Target Health Blog

Genetic and Immunologic Factors of Some Cases of Severe COVID-19

November 2, 2020

,
Immunology
Source:

New findings by scientists at the National Institutes of Health and their collaborators help explain why some people with COVID-19 develop severe disease. The findings also may provide the first molecular explanation for why more men than women die from COVID-19.

Th following results are the first published results from the COVID Human Genetic Effort, it was found that more than 10% of people who develop severe COVID-19 have misguided antibodies -- autoantibodies -- that attack the immune system rather than the virus that causes the disease. In addition, another 3.5% or more of people who develop severe COVID-19 carry a specific kind of genetic mutation that impacts immunity. Consequently, both groups lack effective immune responses that depend on type I interferon, a set of 17 proteins crucial for protecting cells and the body from viruses. Whether these proteins have been neutralized by autoantibodies or -- because of a faulty gene -- were produced in insufficient amounts or induced an inadequate antiviral response, their absence appears to be a commonality among a subgroup of people who suffer from life-threatening COVID-19 pneumonia.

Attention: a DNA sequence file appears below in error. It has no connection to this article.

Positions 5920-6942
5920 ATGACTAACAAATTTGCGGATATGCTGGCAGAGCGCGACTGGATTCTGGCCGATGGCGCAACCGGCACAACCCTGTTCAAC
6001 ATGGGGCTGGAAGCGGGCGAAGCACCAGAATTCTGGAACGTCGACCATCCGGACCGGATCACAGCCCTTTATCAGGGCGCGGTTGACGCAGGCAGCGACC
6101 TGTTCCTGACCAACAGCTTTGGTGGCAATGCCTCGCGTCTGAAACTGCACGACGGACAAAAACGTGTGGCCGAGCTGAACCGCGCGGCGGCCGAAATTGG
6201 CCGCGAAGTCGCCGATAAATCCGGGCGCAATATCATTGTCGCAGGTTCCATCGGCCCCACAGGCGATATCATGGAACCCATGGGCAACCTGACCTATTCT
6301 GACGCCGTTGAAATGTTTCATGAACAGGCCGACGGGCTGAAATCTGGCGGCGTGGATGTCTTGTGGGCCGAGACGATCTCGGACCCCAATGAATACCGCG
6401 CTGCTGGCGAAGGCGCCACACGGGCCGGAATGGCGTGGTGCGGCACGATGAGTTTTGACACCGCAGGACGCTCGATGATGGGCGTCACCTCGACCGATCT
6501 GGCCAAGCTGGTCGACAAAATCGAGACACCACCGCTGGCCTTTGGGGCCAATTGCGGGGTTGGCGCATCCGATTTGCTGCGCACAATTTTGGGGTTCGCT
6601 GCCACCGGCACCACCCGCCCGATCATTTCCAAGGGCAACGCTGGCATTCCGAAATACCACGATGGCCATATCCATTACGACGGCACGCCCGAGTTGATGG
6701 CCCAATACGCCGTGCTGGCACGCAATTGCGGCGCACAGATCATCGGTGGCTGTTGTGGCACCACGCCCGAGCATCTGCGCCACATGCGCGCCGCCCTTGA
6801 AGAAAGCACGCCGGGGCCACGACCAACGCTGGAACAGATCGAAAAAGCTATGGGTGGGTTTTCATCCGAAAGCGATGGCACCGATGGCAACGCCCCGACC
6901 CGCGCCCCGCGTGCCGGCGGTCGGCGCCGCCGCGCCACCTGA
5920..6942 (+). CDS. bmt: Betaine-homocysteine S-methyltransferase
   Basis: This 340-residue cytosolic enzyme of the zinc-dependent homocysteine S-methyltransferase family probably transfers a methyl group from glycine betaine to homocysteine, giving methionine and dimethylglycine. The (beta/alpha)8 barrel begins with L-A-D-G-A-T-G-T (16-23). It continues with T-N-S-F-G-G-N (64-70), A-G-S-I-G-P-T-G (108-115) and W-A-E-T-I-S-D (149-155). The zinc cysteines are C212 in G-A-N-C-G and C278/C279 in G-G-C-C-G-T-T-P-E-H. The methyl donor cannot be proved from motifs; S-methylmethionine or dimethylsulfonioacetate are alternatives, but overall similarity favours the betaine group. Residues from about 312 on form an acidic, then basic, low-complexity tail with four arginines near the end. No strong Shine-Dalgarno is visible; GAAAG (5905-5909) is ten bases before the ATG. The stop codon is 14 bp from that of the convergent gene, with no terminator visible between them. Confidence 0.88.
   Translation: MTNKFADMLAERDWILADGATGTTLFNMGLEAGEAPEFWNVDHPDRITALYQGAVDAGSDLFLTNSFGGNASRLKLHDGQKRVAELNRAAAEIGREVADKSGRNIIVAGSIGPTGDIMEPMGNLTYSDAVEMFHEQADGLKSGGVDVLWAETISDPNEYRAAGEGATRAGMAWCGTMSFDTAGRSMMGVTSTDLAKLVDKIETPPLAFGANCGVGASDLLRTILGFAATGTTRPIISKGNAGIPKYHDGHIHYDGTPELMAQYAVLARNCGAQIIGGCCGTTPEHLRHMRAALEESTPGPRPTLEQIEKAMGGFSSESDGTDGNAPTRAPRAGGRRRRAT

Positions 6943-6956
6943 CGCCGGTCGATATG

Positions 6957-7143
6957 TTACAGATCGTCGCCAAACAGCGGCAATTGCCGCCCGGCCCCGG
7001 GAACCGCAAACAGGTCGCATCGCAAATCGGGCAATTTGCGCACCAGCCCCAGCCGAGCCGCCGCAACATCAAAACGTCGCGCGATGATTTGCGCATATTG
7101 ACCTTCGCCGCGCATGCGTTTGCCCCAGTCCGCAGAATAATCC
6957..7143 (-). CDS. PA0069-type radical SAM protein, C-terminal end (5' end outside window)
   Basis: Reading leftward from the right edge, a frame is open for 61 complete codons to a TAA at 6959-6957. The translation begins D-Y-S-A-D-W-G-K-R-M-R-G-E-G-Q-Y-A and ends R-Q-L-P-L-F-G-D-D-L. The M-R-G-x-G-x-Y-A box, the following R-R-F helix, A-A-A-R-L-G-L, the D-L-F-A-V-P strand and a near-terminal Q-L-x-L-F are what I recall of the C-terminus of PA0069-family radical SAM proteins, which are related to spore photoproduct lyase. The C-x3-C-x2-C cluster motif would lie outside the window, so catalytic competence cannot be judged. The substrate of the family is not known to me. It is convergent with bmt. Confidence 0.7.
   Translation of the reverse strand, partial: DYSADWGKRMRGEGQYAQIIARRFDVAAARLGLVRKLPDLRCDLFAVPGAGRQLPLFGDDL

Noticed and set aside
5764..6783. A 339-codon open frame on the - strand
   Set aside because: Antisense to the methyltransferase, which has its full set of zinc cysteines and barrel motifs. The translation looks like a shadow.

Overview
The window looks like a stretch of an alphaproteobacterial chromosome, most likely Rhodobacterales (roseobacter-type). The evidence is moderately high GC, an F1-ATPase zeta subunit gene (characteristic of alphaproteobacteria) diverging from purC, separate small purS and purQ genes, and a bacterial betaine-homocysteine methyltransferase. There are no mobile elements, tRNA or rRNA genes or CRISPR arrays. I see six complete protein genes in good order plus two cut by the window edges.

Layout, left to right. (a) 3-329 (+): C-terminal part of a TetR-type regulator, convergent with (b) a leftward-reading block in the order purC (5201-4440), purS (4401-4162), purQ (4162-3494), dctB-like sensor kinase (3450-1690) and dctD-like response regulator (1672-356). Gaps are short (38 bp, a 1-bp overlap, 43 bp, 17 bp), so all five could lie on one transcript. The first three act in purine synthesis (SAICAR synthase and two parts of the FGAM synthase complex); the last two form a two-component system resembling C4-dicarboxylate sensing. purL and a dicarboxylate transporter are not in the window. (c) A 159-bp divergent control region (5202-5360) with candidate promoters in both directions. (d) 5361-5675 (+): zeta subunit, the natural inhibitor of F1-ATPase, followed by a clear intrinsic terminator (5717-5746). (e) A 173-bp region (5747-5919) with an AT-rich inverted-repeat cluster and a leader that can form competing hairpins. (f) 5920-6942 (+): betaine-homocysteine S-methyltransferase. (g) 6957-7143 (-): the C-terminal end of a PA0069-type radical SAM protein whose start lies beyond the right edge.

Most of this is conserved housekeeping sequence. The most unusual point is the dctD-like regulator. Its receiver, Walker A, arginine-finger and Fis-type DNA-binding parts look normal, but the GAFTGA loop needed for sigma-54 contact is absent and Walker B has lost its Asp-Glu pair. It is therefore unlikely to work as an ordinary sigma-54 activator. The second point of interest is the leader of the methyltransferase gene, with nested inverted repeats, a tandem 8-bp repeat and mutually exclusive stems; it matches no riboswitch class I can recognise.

For the study, the authors discovered that among nearly 660 people with severe COVID-19, a significant number carried rare genetic variants in 13 genes known-to-be-critical in the body's defense against influenza virus, and more than 3.5% were completely missing a functioning gene. Further experiments showed that immune cells from those 3.5% did not produce any detectable type I interferons in response to SARS-CoV-2. Examining nearly 1,000 patients with life-threatening COVID-19 pneumonia, the authors also found that more than 10% had autoantibodies against interferons at the onset of their infection, and 95% of those patients were men. Biochemical experiments confirmed that the autoantibodies block the activity of interferon type I.

References:

Q Zhang et al. Inborn errors of type I IFN immunity in patients with life-threatening COVID-19. Science DOI: 10.1126/science.abd4570 (2020).

P Bastard et al. Auto-antibodies against type I IFNs in patients with life-threatening COVID-19. Science DOI: 10.1126/science.abd4585 (2020).

Source: NIH

Contact Target Health

Reach out today and let us know how we can help you!
Thank you! Your submission has been received!
Oops! Something went wrong while submitting the form